Background: Autism spectrum disorder (ASD) is a lifelong neurodevelopmental disorder affecting about 1.5% of children, and its prevalence is increasing. Anxiety is one of the most common comorbid signs of ASD. Despite the increasing prevalence, the pathophysiology of ASD is still poorly understood, and its proper treatment has not been defined yet. In order to develop new therapeutic approaches, the valproate- (VPA) induced rodent model of autism can be an appropriate tool. Oxytocin (OT), as a prosocial hormone, may ameliorate some symptoms of ASD. Methods: In the present study, we investigated the possible anxiolytic effect of intraamygdaloid OT on VPA-treated rats using the elevated plus maze test. Results: Our results show that male Wistar rats prenatally exposed to VPA spent significantly less time in the open arms of the elevated plus maze apparatus and performed significantly less head dips from the open arms. Bilateral OT microinjection into the central nucleus of the amygdala increased the time spent in the open arms and the number of head dips and reduced the anxiety to the healthy control level. An OT receptor antagonist blocked the anxiolytic effects of OT. The antagonist by itself did not influence the time rats spent in the open arms. Conclusions: Our results show that intraamygdaloid OT has anxiolytic effects in autistic rats. Full article
(This article belongs to the Special Issue Molecular Mechanisms of Steroid Hormone Action)
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Review

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28 pages, 1241 KiB  
Review
Beyond Prostate Cancer: An Androgen Receptor Splice Variant Expression in Multiple Malignancies, Non-Cancer Pathologies, and Development
by Kimberley D. Katleba, Paramita M. Ghosh and Maria Mudryj
Biomedicines 2023, 11(8), 2215; https://doi.org/10.3390/biomedicines11082215 - 7 Aug 2023
Cited by 2 | Viewed by 2024
Abstract
Multiple studies have demonstrated the importance of androgen receptor (AR) splice variants (SVs) in the progression of prostate cancer to the castration-resistant phenotype and their utility as a diagnostic. However, studies on AR expression in non-prostatic malignancies uncovered that AR-SVs are expressed in [...] Read more.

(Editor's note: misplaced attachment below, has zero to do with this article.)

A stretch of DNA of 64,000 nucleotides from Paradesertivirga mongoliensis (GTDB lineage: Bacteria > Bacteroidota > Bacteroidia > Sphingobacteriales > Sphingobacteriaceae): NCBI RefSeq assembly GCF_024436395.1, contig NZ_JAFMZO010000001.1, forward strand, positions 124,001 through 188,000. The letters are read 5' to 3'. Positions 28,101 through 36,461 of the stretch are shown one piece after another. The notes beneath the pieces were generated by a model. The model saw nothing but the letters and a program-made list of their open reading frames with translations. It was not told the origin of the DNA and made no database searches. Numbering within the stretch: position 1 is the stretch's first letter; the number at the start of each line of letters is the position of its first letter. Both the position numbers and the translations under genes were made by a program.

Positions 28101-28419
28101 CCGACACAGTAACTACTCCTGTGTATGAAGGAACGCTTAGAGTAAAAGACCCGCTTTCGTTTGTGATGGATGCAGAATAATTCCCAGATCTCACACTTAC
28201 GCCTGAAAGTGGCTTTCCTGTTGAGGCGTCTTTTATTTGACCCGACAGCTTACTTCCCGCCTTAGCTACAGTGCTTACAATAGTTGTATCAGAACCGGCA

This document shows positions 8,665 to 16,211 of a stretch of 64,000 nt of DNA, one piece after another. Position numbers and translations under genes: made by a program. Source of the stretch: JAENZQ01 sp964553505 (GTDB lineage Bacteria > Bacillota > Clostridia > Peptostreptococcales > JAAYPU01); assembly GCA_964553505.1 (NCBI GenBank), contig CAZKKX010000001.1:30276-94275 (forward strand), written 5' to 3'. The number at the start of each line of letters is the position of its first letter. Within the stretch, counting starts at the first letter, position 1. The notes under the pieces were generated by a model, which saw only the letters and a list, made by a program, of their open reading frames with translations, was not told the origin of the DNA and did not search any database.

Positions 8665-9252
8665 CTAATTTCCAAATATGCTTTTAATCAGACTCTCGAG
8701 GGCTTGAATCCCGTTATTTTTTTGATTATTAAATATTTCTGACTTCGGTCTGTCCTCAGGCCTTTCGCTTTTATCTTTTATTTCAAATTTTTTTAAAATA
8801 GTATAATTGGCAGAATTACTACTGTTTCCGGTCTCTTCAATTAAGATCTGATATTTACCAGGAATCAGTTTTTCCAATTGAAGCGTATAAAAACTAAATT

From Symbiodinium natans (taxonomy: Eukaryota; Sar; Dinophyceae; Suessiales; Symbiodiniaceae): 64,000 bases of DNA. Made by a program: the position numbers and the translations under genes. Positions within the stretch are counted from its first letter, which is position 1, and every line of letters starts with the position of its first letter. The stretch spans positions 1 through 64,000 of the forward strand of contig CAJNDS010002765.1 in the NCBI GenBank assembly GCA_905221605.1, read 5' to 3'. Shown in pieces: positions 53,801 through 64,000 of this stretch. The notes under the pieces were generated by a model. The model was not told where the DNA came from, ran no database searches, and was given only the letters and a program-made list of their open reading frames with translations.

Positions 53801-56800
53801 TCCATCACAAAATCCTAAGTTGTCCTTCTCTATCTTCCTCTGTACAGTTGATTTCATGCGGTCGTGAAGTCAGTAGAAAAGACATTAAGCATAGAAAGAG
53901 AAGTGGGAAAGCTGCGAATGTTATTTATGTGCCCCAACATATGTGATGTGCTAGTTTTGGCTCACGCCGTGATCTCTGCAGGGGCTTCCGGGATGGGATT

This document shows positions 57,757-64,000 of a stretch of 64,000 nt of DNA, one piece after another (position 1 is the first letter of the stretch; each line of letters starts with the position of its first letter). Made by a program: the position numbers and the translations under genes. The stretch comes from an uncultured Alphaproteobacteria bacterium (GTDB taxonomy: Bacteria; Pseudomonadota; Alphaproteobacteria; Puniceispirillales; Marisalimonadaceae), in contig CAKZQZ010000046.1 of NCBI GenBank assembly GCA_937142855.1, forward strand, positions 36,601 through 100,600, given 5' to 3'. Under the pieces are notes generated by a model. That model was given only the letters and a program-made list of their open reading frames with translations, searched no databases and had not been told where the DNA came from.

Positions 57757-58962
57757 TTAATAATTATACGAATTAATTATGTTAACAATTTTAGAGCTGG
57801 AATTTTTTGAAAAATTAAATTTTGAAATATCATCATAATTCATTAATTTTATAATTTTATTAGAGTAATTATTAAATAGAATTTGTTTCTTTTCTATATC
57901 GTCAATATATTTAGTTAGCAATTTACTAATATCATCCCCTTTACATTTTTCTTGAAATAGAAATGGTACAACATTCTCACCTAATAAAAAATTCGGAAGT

Multiple studies have demonstrated the importance of androgen receptor (AR) splice variants (SVs) in the progression of prostate cancer to the castration-resistant phenotype and their utility as a diagnostic. However, studies on AR expression in non-prostatic malignancies uncovered that AR-SVs are expressed in glioblastoma, breast, salivary, bladder, kidney, and liver cancers, where they have diverse roles in tumorigenesis. AR-SVs also have roles in non-cancer pathologies. In granulosa cells from women with polycystic ovarian syndrome, unique AR-SVs lead to an increase in androgen production. In patients with nonobstructive azoospermia, testicular Sertoli cells exhibit differential expression of AR-SVs, which is associated with impaired spermatogenesis. Moreover, AR-SVs have been identified in normal cells, including blood mononuclear cells, neuronal lipid rafts, and the placenta. The detection and characterization of AR-SVs in mammalian and non-mammalian species argue that AR-SV expression is evolutionarily conserved and that AR-SV-dependent signaling is a fundamental regulatory feature in multiple cellular contexts. These discoveries argue that alternative splicing of the AR transcript is a commonly used mechanism that leads to an expansion in the repertoire of signaling molecules needed in certain tissues. Various malignancies appropriate this mechanism of alternative AR splicing to acquire a proliferative and survival advantage. Full article
(This article belongs to the Special Issue Molecular Mechanisms of Steroid Hormone Action)
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39 pages, 33296 KiB  
Review
Estradiol and Estrogen-like Alternative Therapies in Use: The Importance of the Selective and Non-Classical Actions
by Szidónia Farkas, Adrienn Szabó, Anita Emőke Hegyi, Bibiána Török, Csilla Lea Fazekas, Dávid Ernszt, Tamás Kovács and Dóra Zelena
Biomedicines 2022, 10(4), 861; https://doi.org/10.3390/biomedicines10040861 - 6 Apr 2022
Cited by 16 | Viewed by 11412
Abstract
Estrogen is one of the most important female sex hormones, and is indispensable for reproduction. However, its role is much wider. Among others, due to its neuroprotective effects, estrogen protects the brain against dementia and complications of traumatic injury. Previously, it was used [...] Read more.
Estrogen is one of the most important female sex hormones, and is indispensable for reproduction. However, its role is much wider. Among others, due to its neuroprotective effects, estrogen protects the brain against dementia and complications of traumatic injury. Previously, it was used mainly as a therapeutic option for influencing the menstrual cycle and treating menopausal symptoms. Unfortunately, hormone replacement therapy might be associated with detrimental side effects, such as increased risk of stroke and breast cancer, raising concerns about its safety. Thus, tissue-selective and non-classical estrogen analogues have become the focus of interest. Here, we review the current knowledge about estrogen effects in a broader sense, and the possibility of using selective estrogen-receptor modulators (SERMs), selective estrogen-receptor downregulators (SERDs), phytoestrogens, and activators of non-genomic estrogen-like signaling (ANGELS) molecules as treatment. Full article
(This article belongs to the Special Issue Molecular Mechanisms of Steroid Hormone Action)